Linux networking port exhaustion
You have two main questions here:
Strictly IPv4 speaking, is port exhaustion actually possible?
Yes. Take, for example, a load balancing router sending all connections to a NAT IP address. This is likely to happen when you have many
SRC IPs connecting to the bottleneck of a single
This means that your webserver could have a bunch of connections like:
root@buglab:~# netstat -pnt Active Internet connections (w/o servers) Proto Recv-Q Send-Q Local Address Foreign Address State PID/Program name tcp 0 0 22.214.171.124:80 10.100.1.100:49923 ESTABLISHED 13939/nginx: worker tcp 0 0 126.96.36.199:80 10.200.1.200:10155 ESTABLISHED 13939/nginx: worker tcp 0 0 188.8.131.52:80 10.10.1.10:14400 ESTABLISHED 13939/nginx: worker tcp 0 0 184.108.40.206:80 10.10.1.10:50652 ESTABLISHED 13939/nginx: worker tcp 0 0 220.127.116.11:80 10.20.1.20:57554 ESTABLISHED 13939/nginx: worker
and that's perfectly fine. However, if all the 'Foreign Addresses' were the same, this can cause an issue (e.g. 'big router that performs NAT <---> server with one IP address').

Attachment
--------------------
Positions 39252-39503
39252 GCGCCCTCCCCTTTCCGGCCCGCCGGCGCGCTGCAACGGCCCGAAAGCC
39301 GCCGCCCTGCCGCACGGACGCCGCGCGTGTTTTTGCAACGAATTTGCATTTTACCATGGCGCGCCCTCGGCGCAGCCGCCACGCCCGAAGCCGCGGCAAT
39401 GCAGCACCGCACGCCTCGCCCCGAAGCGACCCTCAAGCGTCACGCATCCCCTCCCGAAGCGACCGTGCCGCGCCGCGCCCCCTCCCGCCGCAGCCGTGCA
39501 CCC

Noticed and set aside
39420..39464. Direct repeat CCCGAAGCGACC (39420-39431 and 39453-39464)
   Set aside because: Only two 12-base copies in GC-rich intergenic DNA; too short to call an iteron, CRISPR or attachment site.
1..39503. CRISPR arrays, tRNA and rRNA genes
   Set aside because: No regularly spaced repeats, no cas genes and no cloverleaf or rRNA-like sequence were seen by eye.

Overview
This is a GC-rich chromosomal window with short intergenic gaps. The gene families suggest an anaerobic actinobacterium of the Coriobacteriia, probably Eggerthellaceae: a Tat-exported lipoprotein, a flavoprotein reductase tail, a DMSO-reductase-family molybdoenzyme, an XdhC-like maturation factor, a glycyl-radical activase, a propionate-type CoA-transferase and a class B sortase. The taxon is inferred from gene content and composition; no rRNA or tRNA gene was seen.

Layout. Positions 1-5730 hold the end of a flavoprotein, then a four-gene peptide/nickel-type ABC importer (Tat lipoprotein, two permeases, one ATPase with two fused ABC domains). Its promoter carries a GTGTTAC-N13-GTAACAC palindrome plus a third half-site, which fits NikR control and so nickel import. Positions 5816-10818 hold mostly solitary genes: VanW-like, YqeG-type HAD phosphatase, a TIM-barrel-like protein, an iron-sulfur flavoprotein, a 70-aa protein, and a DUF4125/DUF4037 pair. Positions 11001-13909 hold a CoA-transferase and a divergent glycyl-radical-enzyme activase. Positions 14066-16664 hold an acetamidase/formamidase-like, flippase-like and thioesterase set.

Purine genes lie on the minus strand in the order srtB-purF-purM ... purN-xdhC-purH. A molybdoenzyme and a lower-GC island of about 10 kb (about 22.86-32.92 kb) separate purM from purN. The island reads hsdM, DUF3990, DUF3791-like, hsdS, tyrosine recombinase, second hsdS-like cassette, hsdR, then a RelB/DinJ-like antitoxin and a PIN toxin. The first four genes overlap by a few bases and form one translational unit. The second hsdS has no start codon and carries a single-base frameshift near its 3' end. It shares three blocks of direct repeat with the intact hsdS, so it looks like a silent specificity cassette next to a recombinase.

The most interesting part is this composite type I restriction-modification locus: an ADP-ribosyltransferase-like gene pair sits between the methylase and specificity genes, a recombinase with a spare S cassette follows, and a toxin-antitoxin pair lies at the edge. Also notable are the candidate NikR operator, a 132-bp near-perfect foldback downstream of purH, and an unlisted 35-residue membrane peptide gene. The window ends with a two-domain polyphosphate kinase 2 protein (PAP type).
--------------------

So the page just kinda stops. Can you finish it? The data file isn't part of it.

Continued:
If I had to postulate as to why ephemeral port exhaustion isn't a common issue, I'd suggest it's because every port requires a listening service and enough resources to respond -- another resource (memory, cpu) is normally a bottleneck first.
However, I've personally come across a few port exhaustion issues when working at a load balancing company.
2. Why can a used port present an issue for a listening service?
"Which allows the use of ephemeral ports from 1024-65535, that if I have services that bind on port 3306 (mySQL, for example), they will sometimes fail to start because the port is in use."
The mySQL server cannot bind to that port if it's in use - say by localhost:3306 or on all interfaces. For example, see the 0.0.0.0:80 line in the following
root@buglab:~# netstat -lnp Active Internet connections (only servers) Proto Recv-Q Send-Q Local Address Foreign Address State PID/Program name tcp 0 0 127.0.0.1:9000 0.0.0.0:* LISTEN 964/php-fpm.conf) tcp 0 0 127.0.0.1:3306 0.0.0.0:* LISTEN 1660/mysqld tcp 0 0 0.0.0.0:842 0.0.0.0:* LISTEN 1317/inetd tcp 0 0 0.0.0.0:80 0.0.0.0:* LISTEN 13938/nginx
That means that port 80 is listening across all interfaces local to the server. If another process holds port 80 before my
nginx server starts,
nginx will not be able to take control of that port and will likely fail its startup procedure.
Normally, port 3306 is fine because listening services have pre-defined ports (or ranges) that are requested from the host machine - e.g. port 80 and 443 for webservers.